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5 new ways to protest in Sri Lanka
Published Date: 10/08/2018 (Friday)

By Eranda Ginige

Petitions, marches, vigils, strikes, fasts, rallies, rebellions all can be called commonly as “protests”. Protest is an essential component of democracy. Protest is the tool used to keep the people’s representatives at their rightful place, an inch below the foot of the people. It is another way of exercising the people’s sovereignty. It’s the most powerful mechanism to keep the government, foreign governments, intergovernmental agencies, local and foreign corporations under the control of the people. 

However, protests in Sri Lanka have become terribly weak. Most of them do not deliver any significant result. The main reason for that is they don’t attract the people’s support. By busing in crowds, by sponsorships of the political businessmen, by forcefully walking the university students, by getting beaten up every time, by fake-fasting to death, those artificial protests have sadly undermined this valuable tool of democracy.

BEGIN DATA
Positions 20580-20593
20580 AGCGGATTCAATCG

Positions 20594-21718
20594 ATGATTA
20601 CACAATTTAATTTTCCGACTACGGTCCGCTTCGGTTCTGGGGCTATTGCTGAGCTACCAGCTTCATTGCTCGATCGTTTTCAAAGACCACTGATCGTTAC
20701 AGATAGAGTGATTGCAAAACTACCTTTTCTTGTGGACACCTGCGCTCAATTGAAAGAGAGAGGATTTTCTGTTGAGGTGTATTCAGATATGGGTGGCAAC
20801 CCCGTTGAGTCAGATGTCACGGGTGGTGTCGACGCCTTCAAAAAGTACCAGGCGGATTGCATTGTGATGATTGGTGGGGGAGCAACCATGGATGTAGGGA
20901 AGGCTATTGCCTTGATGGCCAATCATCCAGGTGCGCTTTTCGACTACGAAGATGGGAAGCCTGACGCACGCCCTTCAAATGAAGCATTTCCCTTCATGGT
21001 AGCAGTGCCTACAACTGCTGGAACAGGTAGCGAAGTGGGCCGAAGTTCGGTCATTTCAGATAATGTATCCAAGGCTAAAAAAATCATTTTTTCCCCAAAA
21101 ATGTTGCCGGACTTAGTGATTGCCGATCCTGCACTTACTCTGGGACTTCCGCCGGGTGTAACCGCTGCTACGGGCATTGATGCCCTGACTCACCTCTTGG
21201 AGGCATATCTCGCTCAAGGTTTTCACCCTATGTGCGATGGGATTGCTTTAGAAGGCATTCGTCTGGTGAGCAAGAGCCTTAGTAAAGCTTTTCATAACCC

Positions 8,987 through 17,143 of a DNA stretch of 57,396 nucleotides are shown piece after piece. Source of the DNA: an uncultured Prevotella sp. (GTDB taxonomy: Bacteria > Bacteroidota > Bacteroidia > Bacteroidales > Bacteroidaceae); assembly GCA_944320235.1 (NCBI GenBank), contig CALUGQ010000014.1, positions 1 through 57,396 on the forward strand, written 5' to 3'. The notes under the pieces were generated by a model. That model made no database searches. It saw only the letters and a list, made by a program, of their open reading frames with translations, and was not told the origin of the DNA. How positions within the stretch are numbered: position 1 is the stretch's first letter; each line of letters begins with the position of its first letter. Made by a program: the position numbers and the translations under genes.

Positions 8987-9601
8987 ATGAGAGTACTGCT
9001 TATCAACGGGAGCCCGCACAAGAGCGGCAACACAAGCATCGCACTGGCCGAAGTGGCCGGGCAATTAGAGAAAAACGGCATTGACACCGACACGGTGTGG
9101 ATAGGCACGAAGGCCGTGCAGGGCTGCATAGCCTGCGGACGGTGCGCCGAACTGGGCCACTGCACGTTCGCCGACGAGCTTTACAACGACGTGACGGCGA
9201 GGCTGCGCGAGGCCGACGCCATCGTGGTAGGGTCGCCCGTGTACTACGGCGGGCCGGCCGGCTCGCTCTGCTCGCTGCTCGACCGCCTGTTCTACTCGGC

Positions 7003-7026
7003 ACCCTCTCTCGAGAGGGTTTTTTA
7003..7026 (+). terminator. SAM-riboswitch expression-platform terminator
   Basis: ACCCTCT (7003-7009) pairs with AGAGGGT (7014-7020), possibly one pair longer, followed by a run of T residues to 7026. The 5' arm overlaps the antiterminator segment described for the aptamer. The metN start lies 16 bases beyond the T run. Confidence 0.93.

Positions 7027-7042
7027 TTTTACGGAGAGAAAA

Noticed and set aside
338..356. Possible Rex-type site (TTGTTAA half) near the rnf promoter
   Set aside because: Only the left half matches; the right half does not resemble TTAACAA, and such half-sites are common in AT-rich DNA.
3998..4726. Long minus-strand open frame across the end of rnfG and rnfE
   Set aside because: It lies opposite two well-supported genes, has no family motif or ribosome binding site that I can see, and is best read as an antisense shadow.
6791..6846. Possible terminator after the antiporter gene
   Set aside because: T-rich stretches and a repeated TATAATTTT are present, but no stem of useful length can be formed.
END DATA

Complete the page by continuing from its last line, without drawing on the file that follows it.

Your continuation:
The success of a protest depends on one thing and one thing alone, the genuine support of the people to it. I repeat the “genuine support of the people”. A protest without people’s support is a farce. A protest rejected by the people is a mockery. Traditional forms of protests have gone stale. Protests in Sri Lanka should change to the dynamics of the 21st century. Here are five ways it can be done.

1. Close the road – build the road

Inconveniencing the common person who is already struggling with thousand and one worries while running to make a living, will only cause people’s disapproval of the protest. The reason for the failure of most protests by the university students and political parties is that they don’t attract the people’s support.

Inconveniencing the public and channelling their frustration towards the government to achieve the protesters’ objectives doesn’t work anymore. Instead of blaming the government, people have started to blame the protesters, their parents and their teachers.